Band Coordinator

  • Band Coordinator

Those with a passion for music who also dream of working in television need not worry; there’s a career for that. Late night and variety television shows like Saturday Night Live or Late Show With David Letterman employ house bands as integral components; to manage the musicians, a uniquely skilled individual with specific education is needed to act as the go-between.


The band coordinator is responsible for wrangling the house band on a television show and making sure that the musicians are in the loop and prepared for the live performance; this person is the liaison between the performers and the network publicity department, writers, producers, and production crews. The band coordinator sets up schedules for rehearsals, promo spots, and live taping, and works with the music director to assemble the set list and distribute sheet music. When revisions are made to the sets, the coordinator is responsible for seeing that all musicians are kept up to date and assists in preparing cue sheets. For guest performances, he or she will collaborate with the music booker and arrange sit-ins with the house band.

On taping day, the coordinator assists the production staff in setting up the band’s stage area and distributes necessary information to the sound engineers. Additional responsibilities will vary, but may include helping to research licenses for performance of copyrighted songs and securing sheet music copies. Where necessary, the coordinator may also hire an arranger to transpose compositions for individual parts. If a member of the production staff is not assigned this responsibility, the band coordinator will be tasked with ensuring that the obligations of the band’s contract rider are met, and work with the show producers and performer’s management to resolve any conflicts.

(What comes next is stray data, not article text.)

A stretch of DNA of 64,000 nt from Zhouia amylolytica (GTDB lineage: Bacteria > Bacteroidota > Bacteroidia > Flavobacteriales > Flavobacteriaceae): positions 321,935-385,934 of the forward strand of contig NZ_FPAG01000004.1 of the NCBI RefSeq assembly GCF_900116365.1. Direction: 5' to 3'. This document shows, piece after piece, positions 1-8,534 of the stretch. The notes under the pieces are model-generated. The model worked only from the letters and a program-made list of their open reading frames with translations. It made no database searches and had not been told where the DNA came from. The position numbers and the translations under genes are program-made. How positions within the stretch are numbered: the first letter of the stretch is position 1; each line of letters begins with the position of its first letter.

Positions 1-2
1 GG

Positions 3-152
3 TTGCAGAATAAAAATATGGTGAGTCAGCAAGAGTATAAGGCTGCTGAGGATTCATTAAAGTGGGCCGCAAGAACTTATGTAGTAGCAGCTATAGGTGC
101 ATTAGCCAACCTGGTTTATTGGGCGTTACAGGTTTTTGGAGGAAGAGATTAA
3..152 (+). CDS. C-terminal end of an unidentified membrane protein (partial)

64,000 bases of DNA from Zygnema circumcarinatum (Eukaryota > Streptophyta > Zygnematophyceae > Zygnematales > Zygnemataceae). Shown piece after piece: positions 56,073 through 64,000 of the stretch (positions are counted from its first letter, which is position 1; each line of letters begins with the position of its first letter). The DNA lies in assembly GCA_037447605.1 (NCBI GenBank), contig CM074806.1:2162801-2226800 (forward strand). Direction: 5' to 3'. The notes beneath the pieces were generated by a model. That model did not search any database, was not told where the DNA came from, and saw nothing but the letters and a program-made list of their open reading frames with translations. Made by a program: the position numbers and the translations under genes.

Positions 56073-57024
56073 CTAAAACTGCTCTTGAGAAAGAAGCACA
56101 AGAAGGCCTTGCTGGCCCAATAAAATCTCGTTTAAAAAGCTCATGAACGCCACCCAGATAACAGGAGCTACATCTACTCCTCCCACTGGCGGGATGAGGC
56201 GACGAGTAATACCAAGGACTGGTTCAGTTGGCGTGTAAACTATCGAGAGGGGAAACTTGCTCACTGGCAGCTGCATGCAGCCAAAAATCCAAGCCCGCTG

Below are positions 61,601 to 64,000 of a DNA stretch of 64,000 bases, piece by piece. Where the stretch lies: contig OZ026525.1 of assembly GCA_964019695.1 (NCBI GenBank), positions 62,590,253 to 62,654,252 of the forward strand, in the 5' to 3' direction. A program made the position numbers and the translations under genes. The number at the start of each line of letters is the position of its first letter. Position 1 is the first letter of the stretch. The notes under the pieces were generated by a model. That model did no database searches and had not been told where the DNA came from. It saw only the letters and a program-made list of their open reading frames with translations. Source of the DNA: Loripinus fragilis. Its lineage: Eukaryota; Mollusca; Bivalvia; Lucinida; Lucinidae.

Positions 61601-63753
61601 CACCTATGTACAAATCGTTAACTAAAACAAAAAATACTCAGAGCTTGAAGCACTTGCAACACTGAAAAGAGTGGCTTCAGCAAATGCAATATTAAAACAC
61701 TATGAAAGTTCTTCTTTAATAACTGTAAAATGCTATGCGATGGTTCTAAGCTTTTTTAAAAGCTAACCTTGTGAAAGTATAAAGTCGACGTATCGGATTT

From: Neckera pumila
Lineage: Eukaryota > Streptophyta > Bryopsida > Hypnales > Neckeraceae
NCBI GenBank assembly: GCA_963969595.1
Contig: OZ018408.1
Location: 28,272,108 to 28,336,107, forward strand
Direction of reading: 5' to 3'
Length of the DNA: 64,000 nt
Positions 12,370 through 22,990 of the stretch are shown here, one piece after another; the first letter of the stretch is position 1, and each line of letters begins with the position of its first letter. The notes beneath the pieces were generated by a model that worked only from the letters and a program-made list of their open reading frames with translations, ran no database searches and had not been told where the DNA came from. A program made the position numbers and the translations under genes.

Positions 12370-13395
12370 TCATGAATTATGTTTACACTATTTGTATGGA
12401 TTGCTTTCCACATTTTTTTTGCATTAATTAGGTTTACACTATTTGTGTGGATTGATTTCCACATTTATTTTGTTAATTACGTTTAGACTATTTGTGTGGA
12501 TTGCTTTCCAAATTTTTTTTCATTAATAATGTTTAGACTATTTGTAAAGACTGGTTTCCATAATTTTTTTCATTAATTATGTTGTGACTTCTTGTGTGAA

Skills & Education

A college degree in a music concentration or film and television production is necessary; courses in music composition and recording arts are also helpful. The band coordinator must have the organizational skills to juggle competing priorities, but also the musical and technical know-how to aptly support and collaborate with performers and audio engineers. This person should be capable of breaking down a script for cues and reading sheet music. Experience in the music industry is very valuable, as is an understanding of music licensing and standard performance contracts.

What to Expect

This job is usually offered as a run-of-show contract, and is a full-time role. Previous experience in record label A&R or talent booking in clubs is excellent preparation for this gig, which can transition into future work in film and television such as music supervision, music direction, or talent booking for television programs. Rehearsal and production schedules on daily programs are intense; changes are made frequently, on the fly, and at the last minute. You should be prepared to run at a high, constant pace with little downtime. Flexibility and the ability to roll with the punches are required personality traits; if you prefer routine, this isn’t the gig for you. However, if you thrive in a fast-paced environment and work best on your toes, you’ve met your match.


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